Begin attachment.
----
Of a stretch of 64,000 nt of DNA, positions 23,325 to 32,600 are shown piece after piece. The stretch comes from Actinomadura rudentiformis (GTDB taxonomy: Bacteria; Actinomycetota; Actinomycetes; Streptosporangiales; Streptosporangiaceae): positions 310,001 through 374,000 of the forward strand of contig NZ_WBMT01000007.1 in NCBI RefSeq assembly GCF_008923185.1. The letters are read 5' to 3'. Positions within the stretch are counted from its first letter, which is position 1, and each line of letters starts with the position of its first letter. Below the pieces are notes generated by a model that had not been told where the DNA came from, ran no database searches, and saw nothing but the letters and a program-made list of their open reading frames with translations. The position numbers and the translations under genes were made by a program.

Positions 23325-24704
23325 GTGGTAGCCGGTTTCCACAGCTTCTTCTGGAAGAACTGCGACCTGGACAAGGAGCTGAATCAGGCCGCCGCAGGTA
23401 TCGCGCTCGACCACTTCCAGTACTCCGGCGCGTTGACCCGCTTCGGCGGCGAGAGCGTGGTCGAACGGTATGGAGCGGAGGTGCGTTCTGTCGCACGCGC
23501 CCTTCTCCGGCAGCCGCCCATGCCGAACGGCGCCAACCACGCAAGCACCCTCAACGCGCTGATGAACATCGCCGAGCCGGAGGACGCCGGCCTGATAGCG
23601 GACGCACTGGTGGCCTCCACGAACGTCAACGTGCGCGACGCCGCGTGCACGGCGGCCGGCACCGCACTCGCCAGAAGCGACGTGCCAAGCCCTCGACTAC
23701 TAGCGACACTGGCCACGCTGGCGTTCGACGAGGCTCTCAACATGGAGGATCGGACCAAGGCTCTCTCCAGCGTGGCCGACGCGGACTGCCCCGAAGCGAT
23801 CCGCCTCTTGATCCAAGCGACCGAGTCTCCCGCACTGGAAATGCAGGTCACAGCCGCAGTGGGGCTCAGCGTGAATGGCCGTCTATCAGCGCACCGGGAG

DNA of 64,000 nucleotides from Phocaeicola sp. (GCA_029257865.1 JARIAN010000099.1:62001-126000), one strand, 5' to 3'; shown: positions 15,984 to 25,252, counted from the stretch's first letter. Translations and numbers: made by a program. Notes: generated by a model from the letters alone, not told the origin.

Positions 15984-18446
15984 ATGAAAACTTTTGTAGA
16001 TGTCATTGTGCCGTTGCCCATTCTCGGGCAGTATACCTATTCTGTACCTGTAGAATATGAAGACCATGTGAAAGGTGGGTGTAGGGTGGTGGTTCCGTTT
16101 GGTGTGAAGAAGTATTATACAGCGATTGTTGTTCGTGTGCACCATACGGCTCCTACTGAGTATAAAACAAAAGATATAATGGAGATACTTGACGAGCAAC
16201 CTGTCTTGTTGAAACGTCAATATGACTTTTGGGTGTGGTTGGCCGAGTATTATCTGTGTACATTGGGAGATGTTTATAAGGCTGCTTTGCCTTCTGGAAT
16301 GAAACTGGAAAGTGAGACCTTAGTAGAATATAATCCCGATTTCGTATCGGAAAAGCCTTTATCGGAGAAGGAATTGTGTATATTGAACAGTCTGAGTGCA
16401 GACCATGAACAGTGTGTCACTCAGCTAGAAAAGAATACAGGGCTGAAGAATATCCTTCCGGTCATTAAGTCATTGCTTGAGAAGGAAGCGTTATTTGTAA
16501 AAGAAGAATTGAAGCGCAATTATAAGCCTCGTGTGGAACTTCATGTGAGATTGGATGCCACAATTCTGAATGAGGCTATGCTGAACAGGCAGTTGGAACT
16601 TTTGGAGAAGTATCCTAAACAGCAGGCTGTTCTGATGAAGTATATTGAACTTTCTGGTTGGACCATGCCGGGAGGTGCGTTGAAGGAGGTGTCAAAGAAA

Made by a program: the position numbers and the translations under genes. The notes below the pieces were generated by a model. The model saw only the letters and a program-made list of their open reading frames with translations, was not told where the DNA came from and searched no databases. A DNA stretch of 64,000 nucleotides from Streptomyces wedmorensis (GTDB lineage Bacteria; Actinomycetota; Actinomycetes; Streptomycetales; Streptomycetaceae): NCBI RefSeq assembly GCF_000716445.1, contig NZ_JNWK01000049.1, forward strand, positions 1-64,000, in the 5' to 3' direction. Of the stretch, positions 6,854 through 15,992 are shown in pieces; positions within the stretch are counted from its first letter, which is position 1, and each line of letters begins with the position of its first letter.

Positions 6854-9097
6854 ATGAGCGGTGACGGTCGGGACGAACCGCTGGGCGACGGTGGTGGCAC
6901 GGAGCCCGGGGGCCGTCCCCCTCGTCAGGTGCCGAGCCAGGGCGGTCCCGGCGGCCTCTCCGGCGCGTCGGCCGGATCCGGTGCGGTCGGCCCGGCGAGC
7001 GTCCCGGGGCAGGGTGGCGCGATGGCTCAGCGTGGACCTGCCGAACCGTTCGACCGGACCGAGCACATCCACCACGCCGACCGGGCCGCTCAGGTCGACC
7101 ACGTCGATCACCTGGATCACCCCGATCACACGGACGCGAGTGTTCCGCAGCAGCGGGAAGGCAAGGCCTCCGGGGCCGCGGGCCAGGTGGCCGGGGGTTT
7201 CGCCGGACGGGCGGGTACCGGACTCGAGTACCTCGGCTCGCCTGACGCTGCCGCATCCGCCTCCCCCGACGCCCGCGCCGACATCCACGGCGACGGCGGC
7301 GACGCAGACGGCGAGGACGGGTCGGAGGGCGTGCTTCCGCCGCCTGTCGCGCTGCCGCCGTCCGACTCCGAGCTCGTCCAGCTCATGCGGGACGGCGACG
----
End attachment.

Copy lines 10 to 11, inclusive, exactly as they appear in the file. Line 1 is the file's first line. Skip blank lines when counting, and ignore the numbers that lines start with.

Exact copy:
Positions 15984-18446
15984 ATGAAAACTTTTGTAGA